Community Solar Garden

By Peter Hansel. Originally Published in The Monadnock Shopper News, Green Monadnock column, April 2024.

So what is a Community Solar Garden, anyway? When we think of a garden, we think of solar energy from the sun shining onto green cells in plants which use photosynthesis to convert CO2 in the air to carbon and oxygen. The oxygen is rejected back to the air that we breathe. The carbon left behind combines with water and other nutrients from the soil to create the carbohydrates in the plant material that provides the food that we eat. Without these photons from the sun, life as we know it would not exist. A similar process takes place in a community solar garden except the plant is replaced by a solar array. When the sun shines on the silicon cells in the array, in a process called photovoltaics, those photons free up electrons that flow into the electrical grid. The electricity generated then goes to power transportation, heating and cooling, manufacturing and all the other uses that make up our daily lives. In other words, rays from the sun provide not only the food we eat and the air we breathe but all the other necessities we need to survive and thrive.

That is all well and good but where does the community fit in? With recent changes in NH regulations, a solar array built on one property can now serve multiple users on properties near or far. Think of the electric grid as a large reservoir. People drawing water out of that reservoir can be anywhere that the water district serves. A community solar garden works the same way. A solar array is being built in Jaffrey on top of an old landfill that will supply 1,000 kW AC of power to the Eversource electrical grid. That is about 1.75 MWh/yr. If you are a customer within that grid, you may be eligible to receive a share of that power generated and receive all the benefits and tax incentives as if you had an array on your own roof. You can be a private resident, a business, a church or non-profit. Jaffrey customers are being given the first dibs on shares to the array but there should be excess that can be offered on a first-come basis to others in the region. This is the first community solar garden in our region and we hope there will be many more.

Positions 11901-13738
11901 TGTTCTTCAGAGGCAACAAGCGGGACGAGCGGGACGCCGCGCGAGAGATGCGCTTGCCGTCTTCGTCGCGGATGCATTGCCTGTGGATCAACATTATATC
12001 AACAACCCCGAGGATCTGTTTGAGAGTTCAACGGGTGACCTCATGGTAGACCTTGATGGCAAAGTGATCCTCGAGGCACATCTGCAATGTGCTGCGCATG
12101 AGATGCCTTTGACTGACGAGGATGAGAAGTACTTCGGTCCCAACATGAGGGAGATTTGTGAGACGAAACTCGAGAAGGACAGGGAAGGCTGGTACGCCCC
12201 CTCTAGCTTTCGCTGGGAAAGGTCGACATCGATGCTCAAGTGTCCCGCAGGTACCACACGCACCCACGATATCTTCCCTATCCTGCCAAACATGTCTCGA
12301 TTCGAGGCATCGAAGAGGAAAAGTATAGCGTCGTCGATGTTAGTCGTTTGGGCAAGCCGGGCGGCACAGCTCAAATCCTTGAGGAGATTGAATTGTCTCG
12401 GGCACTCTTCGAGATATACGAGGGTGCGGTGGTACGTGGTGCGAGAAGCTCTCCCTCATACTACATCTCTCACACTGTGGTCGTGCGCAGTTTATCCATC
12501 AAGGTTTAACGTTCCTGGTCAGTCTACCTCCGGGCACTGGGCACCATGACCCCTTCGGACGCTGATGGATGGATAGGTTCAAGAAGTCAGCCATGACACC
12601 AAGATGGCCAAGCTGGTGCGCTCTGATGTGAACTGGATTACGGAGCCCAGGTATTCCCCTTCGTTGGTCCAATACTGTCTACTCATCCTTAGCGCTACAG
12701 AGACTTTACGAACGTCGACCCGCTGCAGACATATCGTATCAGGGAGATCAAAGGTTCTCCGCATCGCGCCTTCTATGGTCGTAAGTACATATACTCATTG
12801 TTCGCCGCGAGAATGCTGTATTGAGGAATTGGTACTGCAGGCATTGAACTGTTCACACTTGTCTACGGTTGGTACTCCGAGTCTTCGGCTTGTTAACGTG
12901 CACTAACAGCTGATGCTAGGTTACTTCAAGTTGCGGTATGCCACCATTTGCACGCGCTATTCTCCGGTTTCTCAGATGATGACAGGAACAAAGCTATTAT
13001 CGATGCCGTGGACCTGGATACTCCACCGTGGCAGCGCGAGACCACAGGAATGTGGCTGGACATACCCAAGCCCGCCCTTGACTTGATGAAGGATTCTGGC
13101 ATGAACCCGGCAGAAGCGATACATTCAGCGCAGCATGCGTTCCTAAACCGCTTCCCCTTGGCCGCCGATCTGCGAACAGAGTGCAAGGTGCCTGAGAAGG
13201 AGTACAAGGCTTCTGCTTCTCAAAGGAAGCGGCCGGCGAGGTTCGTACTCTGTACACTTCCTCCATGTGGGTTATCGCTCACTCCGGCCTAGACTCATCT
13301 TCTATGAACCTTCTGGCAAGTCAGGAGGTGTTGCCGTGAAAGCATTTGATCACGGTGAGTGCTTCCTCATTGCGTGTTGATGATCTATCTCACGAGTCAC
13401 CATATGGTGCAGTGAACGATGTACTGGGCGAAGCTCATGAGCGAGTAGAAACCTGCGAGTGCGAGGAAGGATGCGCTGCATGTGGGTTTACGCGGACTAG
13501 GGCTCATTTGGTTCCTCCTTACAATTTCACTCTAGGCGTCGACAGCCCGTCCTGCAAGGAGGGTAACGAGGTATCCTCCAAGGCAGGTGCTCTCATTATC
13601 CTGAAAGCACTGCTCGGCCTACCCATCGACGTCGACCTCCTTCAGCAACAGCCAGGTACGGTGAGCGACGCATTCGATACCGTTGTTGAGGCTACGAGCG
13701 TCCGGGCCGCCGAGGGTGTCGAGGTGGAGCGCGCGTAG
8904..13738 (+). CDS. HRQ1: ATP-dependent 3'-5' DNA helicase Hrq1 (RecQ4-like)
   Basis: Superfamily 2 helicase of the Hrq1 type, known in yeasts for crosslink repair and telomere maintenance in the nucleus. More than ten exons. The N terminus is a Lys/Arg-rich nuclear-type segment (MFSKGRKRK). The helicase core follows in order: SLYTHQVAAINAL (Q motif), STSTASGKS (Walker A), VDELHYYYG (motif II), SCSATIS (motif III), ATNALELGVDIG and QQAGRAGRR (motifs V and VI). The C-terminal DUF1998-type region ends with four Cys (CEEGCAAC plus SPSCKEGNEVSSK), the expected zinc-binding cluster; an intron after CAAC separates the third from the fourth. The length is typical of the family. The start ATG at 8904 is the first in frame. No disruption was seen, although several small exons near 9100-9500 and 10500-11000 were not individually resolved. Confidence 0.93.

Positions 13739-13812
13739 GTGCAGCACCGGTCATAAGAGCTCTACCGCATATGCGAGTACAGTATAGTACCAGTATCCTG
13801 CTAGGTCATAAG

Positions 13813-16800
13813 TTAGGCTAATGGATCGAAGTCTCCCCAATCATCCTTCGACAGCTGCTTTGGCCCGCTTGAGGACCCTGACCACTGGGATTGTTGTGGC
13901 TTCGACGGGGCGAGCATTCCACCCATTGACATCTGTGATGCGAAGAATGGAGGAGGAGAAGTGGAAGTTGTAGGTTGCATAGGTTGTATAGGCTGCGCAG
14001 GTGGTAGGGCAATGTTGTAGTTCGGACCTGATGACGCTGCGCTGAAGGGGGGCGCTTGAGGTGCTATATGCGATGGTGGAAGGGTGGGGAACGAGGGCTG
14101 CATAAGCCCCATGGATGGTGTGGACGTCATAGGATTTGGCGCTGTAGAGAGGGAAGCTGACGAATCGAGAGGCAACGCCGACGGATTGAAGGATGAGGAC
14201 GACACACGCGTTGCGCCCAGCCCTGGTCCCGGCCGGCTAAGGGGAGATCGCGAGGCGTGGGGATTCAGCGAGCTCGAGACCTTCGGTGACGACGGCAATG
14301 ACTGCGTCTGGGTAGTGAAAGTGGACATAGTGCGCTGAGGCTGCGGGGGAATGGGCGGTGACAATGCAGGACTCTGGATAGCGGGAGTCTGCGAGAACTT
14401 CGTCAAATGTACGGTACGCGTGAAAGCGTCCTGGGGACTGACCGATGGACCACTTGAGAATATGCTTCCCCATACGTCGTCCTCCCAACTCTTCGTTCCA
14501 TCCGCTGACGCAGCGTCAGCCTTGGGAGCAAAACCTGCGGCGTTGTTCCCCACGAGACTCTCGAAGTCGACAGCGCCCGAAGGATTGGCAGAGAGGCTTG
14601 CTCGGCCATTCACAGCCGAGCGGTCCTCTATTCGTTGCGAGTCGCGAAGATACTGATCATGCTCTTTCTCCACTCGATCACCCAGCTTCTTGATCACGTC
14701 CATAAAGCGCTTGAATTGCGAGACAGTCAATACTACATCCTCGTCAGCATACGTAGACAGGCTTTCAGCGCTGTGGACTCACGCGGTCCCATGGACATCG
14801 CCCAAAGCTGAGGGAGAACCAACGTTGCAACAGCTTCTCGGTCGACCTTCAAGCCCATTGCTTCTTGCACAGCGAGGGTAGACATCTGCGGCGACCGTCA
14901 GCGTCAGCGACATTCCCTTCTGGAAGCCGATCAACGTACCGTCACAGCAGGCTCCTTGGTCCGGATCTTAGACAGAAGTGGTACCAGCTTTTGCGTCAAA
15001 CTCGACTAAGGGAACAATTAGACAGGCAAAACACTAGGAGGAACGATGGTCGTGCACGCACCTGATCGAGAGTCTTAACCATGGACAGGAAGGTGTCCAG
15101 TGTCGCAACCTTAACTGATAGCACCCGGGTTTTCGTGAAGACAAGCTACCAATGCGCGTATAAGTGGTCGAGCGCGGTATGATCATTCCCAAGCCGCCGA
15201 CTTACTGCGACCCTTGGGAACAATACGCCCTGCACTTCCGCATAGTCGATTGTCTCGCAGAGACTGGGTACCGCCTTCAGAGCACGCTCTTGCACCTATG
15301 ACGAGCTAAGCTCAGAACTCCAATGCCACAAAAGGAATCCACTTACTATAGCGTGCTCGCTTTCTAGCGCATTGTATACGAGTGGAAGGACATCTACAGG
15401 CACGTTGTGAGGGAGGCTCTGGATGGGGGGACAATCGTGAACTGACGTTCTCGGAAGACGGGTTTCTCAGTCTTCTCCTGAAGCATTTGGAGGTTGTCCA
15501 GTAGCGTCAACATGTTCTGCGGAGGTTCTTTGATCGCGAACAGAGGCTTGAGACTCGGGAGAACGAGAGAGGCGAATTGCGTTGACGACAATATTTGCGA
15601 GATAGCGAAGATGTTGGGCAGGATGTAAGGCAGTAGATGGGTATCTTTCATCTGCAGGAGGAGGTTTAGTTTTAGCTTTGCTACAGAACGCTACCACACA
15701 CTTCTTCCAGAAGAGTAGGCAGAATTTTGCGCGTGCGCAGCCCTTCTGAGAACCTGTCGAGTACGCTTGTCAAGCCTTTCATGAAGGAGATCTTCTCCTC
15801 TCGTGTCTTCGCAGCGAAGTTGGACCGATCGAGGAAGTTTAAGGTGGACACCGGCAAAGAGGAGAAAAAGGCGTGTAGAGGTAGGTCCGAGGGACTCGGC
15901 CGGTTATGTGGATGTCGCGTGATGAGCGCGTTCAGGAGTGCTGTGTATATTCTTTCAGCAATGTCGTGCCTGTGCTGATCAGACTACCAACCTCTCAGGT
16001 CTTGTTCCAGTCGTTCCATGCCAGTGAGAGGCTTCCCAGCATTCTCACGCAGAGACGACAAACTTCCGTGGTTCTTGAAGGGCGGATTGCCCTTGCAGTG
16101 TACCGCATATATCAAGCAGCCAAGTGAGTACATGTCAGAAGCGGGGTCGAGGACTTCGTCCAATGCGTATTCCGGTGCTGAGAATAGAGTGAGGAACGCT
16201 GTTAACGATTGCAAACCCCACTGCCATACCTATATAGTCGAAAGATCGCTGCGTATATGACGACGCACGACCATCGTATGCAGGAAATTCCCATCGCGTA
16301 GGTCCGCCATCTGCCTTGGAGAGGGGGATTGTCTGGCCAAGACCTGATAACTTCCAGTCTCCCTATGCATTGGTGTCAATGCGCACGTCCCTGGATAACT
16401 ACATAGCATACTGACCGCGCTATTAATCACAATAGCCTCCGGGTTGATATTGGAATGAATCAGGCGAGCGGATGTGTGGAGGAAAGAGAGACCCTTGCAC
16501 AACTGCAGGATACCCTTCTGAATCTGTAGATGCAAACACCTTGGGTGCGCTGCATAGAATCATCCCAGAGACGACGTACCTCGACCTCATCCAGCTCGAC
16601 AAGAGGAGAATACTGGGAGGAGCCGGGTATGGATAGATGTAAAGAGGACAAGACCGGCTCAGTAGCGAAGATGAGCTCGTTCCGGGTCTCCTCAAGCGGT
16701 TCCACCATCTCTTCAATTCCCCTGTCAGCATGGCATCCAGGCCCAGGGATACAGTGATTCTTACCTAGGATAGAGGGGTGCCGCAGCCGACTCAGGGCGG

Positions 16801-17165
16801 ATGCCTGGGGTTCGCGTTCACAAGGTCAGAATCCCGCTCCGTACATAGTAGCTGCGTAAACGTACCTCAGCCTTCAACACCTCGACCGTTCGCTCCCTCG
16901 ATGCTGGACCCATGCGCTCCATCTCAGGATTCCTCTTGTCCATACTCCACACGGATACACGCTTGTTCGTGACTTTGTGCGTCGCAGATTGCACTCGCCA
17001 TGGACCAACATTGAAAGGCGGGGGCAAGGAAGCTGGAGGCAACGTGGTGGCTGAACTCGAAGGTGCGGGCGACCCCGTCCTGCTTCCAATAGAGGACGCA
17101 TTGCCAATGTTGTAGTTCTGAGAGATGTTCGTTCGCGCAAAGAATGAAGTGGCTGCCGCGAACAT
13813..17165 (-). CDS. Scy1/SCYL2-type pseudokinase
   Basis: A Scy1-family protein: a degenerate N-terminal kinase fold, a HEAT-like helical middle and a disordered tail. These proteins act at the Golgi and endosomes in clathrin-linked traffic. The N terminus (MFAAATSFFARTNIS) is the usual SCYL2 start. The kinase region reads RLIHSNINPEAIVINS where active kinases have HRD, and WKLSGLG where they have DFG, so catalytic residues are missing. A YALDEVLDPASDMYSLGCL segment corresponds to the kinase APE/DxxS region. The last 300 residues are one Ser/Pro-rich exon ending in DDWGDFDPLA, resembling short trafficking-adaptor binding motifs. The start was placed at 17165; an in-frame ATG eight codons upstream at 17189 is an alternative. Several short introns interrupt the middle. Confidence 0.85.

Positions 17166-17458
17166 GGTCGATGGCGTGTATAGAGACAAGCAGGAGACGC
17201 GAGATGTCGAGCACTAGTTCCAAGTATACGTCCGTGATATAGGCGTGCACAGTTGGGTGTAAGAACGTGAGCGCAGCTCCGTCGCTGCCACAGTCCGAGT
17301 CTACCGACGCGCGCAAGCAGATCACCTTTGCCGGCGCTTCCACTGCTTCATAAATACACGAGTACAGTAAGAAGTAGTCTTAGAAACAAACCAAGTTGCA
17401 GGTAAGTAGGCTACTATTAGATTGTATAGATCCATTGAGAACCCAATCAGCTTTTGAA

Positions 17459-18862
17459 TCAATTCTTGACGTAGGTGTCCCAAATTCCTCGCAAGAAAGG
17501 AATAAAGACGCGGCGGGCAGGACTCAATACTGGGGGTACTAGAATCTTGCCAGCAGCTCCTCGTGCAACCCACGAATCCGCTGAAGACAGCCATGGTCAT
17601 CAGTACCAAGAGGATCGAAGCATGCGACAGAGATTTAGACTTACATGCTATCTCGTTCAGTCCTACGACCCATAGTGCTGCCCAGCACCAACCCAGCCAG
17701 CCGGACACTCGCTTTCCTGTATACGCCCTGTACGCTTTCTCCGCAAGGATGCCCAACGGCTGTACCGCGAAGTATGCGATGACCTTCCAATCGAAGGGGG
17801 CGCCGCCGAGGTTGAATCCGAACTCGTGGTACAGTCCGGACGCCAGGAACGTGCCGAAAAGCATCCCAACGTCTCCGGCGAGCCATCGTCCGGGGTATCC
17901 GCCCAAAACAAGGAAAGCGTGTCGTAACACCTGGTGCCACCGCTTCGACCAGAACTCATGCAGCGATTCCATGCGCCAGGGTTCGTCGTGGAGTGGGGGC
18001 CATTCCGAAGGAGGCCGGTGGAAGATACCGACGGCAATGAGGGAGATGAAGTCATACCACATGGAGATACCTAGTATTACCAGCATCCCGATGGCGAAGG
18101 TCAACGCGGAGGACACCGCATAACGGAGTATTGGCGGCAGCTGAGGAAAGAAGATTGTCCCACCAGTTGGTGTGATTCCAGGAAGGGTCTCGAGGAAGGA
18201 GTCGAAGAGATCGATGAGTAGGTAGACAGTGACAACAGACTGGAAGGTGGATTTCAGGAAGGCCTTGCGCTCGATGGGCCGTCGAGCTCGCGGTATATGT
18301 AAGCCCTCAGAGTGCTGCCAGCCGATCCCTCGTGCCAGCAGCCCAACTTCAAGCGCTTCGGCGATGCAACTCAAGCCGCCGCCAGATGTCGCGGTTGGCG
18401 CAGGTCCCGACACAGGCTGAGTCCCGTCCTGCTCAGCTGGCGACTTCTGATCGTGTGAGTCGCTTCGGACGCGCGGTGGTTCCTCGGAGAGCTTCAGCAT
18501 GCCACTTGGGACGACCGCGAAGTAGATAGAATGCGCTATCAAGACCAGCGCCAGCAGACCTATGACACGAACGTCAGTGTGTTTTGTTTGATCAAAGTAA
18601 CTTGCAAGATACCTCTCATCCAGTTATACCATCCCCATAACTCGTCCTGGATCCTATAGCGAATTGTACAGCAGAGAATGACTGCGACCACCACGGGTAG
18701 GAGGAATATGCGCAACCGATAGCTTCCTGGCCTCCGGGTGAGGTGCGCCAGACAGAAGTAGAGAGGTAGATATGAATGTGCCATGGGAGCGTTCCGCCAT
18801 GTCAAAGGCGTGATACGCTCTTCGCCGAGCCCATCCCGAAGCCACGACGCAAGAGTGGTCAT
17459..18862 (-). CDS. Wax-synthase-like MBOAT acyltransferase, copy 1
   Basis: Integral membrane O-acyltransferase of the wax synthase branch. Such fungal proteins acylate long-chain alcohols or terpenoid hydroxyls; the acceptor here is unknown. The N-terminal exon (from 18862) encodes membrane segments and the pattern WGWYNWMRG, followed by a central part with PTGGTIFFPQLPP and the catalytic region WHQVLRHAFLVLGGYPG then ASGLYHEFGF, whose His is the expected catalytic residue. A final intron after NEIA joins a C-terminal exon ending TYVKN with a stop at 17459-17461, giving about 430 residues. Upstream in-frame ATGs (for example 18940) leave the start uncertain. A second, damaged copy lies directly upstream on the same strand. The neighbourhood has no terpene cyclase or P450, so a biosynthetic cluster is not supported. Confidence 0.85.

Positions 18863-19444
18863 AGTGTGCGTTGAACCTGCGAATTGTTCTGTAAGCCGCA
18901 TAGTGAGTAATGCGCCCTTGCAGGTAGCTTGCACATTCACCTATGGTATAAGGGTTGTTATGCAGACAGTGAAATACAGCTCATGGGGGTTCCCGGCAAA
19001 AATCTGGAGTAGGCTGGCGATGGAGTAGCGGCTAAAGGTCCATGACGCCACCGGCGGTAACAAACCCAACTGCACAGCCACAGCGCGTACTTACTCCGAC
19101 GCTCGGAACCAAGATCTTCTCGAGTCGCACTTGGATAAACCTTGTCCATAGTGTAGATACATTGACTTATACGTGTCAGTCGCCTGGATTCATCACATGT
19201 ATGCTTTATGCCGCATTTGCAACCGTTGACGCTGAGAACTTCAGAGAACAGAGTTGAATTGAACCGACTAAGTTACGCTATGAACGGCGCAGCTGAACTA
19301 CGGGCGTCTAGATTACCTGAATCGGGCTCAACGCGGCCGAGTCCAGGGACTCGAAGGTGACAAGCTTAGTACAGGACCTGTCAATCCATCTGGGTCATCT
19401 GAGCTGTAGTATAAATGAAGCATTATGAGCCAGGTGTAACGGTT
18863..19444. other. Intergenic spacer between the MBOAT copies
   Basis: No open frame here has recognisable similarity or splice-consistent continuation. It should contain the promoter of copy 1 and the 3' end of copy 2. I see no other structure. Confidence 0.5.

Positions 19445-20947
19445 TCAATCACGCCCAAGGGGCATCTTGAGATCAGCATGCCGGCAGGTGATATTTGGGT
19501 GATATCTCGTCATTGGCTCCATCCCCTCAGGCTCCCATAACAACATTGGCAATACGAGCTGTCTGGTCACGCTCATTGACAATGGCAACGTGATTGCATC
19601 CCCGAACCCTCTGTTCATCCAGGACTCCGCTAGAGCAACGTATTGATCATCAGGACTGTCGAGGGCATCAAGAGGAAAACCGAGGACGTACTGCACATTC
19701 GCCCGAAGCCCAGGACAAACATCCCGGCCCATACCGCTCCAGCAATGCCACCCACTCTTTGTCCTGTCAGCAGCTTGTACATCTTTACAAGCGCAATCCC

Here’s how it works: let’s say your home or small business needs 10 kW of power to supply it needs. You can sign up with the Community Solar Garden in Jaffrey (subject to availability) for a refundable deposit of $1,000. If you are accepted, there is a share price of $3.55/watt or $35,500 for a 10kW share plus a one-time fee of $2,500. There is also an annual operating and maintenance cost of $25/kW. When you apply the IRA federal tax credit of 30% (or the 30-50% direct pay for non-profits), that initial investment for the 10 kW share drops to under $25,000.

We all know that the sun doesn’t shine brightly every day. We also know that there are some days when we don’t use much energy (away on vacation?). So how does a community solar garden account for these differences? If the solar array generates more power than its users need, that excess power goes back into the grid and is sold to the utility company (Eversource in this case). Eversource credits that sale against the purchases of power by each of the users on their electric bill each month. Conversely, if the solar array produces less energy than its users need, the deficit is made up by the utility from other suppliers to the grid. On your invoice, you will see ‘Purchases’ and ‘Sales’ so you can see how well at array is performing each month.

The solar array will also generate Renewable Energy Credits (RECs) which are sold to companies (like energy suppliers) who want to increase their renewable energy portfolio. The money from the sale of these RECs goes back to the owners of the solar array.

With Community Solar Gardens, you can let the sun work for you even if you don’t have a suitable site for your own array.

Peter Hansel has served as a Keene City Councilor, Chairman of the Keene Conservation Commission, Chairman the Board of Directors of the Harris Center for Conservation Education and President of the Friends of Open Space in Keene. He also served on the board of Antioch University New England. Peter is a member and past president of the Keene Rotary Club. He also currently serves as Chair of Keene’s Energy and Climate Committee and the Hannah Grimes Center for Entrepreneurship and is on the board of the Greater Keene and Peterborough Chamber.